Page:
Despite the economic downturn, Iguatemi is acquiring more retail space and growing its bottom line. The reason? Rich southerners spending big bucks on domestic and foreign luxury brands.
Despite the economic downturn, Iguatemi is acquiring more retail space and growing its bottom line. The reason? Rich southerners spending big bucks on domestic and foreign luxury brands.

The economy in Brazil has not been this bad since the 1990s, when it needed life support from the International Monetary Fund. Back then, talking heads in Washington think tanks were forecasting that a default was a matter of time.  Now, it’s a year of recession. Probably two.  The Brazilian stock market is the worst performing stock market in the BRICs.  Even sanctioned Russia is doing better.

Despite this, life goes on for many Brazilian companies.

Clothing and apparel manufacturer Alpagartas recently extended a multi-million dollar branding deal with Disney to keep Disney characters on their famous Havaiana flip-flops and expand its presence in the U.S. Cha-ching. The market  hasn’t recognized this yet.  The stock, available only to those with a Brazilian brokerage account, is trading at just 12 times earnings and is up 2.2% year-to-date while the Ibovespa is down 8.75% in local currency terms.

Then there’s shopping mall firm Iguatemi, owned by well-respected businessman Carlos Jereissati. The São Paulo-based retailer isn’t losing tenants. It has a 95.5% occupancy rate as of the end of the first half of 2015, compared to a 95.1% rate at the same time in 2014. Status quo is better than losing ground in this market.

“International brands continue to invest in Brazil, and new brands are looking to enter the market,” Cristina Betts, CFO of Iguatemi tells FORBES. Betts says they are on track to grow net revenues between 12-15% through the third quarter and the fourth quarter of this year. Investors aren’t buying it. Iguatemi shares are down 14% year-to-date, underperforming the Ibovespa. The stock trades at a healthy 16 times earnings, and with the recent slowdown in the job market, investors are more than shy.

If interest rates start to fall next year, as Barclays Capital’s fixed income analyst Bruno Rovai believes, then the market will likely return to Iguatemi. The stock is up over 24% in the last five years while the Ibovespa index is down 31.2%.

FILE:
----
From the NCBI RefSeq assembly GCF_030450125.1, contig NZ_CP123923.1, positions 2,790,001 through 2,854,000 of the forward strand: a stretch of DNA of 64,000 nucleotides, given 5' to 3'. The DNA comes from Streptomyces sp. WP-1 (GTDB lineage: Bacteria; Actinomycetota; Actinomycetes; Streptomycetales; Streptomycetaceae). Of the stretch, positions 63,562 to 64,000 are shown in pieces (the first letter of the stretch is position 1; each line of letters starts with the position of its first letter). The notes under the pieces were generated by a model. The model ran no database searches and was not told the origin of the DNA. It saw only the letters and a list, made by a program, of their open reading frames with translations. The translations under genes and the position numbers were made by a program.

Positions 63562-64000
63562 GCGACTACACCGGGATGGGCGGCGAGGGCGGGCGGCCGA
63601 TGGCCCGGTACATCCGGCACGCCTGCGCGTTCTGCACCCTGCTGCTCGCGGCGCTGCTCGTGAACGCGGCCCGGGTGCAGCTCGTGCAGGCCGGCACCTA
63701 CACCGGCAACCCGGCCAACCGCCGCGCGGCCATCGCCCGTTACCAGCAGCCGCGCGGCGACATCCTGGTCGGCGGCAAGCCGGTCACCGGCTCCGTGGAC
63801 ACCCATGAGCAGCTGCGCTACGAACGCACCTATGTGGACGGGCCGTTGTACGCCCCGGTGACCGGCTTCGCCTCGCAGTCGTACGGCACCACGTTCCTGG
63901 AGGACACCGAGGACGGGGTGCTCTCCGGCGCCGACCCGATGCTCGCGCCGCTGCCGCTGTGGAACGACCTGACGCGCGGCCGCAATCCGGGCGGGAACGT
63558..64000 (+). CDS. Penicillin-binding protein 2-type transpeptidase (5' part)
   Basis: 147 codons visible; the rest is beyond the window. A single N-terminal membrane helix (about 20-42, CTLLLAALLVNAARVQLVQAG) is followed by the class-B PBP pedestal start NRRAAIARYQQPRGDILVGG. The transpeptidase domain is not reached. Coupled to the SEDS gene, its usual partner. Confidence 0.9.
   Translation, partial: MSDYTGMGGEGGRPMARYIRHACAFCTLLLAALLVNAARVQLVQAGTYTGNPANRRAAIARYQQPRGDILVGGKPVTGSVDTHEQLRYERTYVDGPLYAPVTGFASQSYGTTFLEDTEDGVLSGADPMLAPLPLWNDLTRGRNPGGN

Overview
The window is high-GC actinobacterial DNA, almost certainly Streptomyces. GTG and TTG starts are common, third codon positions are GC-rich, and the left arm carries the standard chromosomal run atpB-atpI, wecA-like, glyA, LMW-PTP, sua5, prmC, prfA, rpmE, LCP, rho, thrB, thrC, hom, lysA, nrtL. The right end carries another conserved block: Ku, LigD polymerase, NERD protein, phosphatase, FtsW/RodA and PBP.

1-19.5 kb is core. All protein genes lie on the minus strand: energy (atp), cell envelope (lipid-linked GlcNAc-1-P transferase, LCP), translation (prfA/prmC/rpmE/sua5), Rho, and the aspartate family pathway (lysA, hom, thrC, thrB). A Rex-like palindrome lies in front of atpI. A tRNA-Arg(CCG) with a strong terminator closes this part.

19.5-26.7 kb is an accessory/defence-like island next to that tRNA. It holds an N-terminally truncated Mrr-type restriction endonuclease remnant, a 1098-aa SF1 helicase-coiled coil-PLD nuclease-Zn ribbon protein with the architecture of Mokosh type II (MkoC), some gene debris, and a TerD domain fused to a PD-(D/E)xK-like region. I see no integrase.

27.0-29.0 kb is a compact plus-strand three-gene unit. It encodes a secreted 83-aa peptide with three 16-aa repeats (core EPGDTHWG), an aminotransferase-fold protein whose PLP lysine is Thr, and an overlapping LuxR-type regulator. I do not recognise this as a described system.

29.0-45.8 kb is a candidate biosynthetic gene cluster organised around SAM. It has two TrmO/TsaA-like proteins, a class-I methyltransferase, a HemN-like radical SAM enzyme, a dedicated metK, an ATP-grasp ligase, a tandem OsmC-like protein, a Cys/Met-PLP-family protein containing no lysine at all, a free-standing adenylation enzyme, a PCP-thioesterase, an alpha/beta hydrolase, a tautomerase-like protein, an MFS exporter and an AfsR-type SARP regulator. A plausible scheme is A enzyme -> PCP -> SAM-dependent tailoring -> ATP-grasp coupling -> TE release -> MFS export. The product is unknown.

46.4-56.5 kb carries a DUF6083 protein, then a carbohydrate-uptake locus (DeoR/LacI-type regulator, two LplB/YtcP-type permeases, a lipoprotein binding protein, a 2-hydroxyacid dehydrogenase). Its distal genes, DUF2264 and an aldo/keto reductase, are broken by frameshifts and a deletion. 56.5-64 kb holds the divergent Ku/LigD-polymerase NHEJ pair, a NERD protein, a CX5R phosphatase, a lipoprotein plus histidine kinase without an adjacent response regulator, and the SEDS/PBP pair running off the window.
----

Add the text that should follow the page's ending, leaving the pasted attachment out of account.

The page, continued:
On Aug. 11, Iguatemi reported the following second quarter numbers: net profit of R$47.9 million, down 4.5% on the year. Total sales up 8.1% yearly to R$2.7 billion. For the first six months of the year, deep in the heart of the crisis, total sales were R$5.2 billion versus R$4.7 billion in the first half of 2014. Rich Brazilians are spending money on luxury items, which have higher margins for Igautemi. Their malls tend to house high-end Brazilian retailers like VR, and global caché brands like Burberry and Desigual.

Occupancy costs as a percentage of sales held steady at 11.6% year over year. It’s steady as she goes for Iguatemi. Not an easy accomplishment given the ongoing political crisis, rising unemployment, high capital costs and high inflation, now near 10%.

“Ultimately, both high interest rates and high inflation are negative for us, since at the consumer level it erodes confidence and at the company level it inhibits our ability to engage more aggressively in quality, gross leasable area growth,” says Betts. The company’s GLA rose 2.9% in the second quarter to 679,671 square meters of leased space to the likes of Gucci and John John, to name a few. They’ve also been acquiring debt to get more space for themselves that they can then lease out to the big brands. That’s been one of the bigger drags on the bottom line, Betts says.

Iguatemi is an example of Brazilian companies who haven’t got time for the pain.

They opened Iguatemi in Campinas, a developing city in the interior of São Paulo state. It was the first to bring the bling brands to the region. In May, they renovated their flagship Iguatemi São Paulo shopping mall.

The company is also moving forward with its 2016 expansion plans at Iguatemi Porto Alegre in Rio Grande do Sul state. The property will include a commercial office tower. They also took a cue from Brazil’s Miami-New York jet setters who like American outlets (or as the Brazilians often wrongly call them, the “outlooks”).  Iguatemi is planning to build three premium outlets in Santa Catarina, Minas Gerais and Paraná states next year.

“We are well positioned to face the challenges of the coming years,” Betts says.  “We’re keeping our geographical focus on Brazil’s South and Southeast regions, and on the A and B income groups, because we think there is a significant growth in discretionary income in that social class,” she says of Brazil’s richest.

And if next year doesn’t prove to be the turnaround year, Iguatemi will pretend it is.

“We are going to keep investing in our existing assets, update our mix, create distinctive consumer experiences, and seek new opportunities for good investments,” she says.

Meanwhile, Iguatemi and other consumer-focused firms like Alpagartas still have reality to deal with. Consumer confidence will be weak. Capital costs will remain high even if they do come down a bit next year from their current levels. Brazil’s benchmark rate is 14.25%.  If the political crisis abates by the end of the year, and if Brazil-bound investors start seeing light at the end of the tunnel, companies that are surviving the crisis well will probably be the first to be rewarded for it.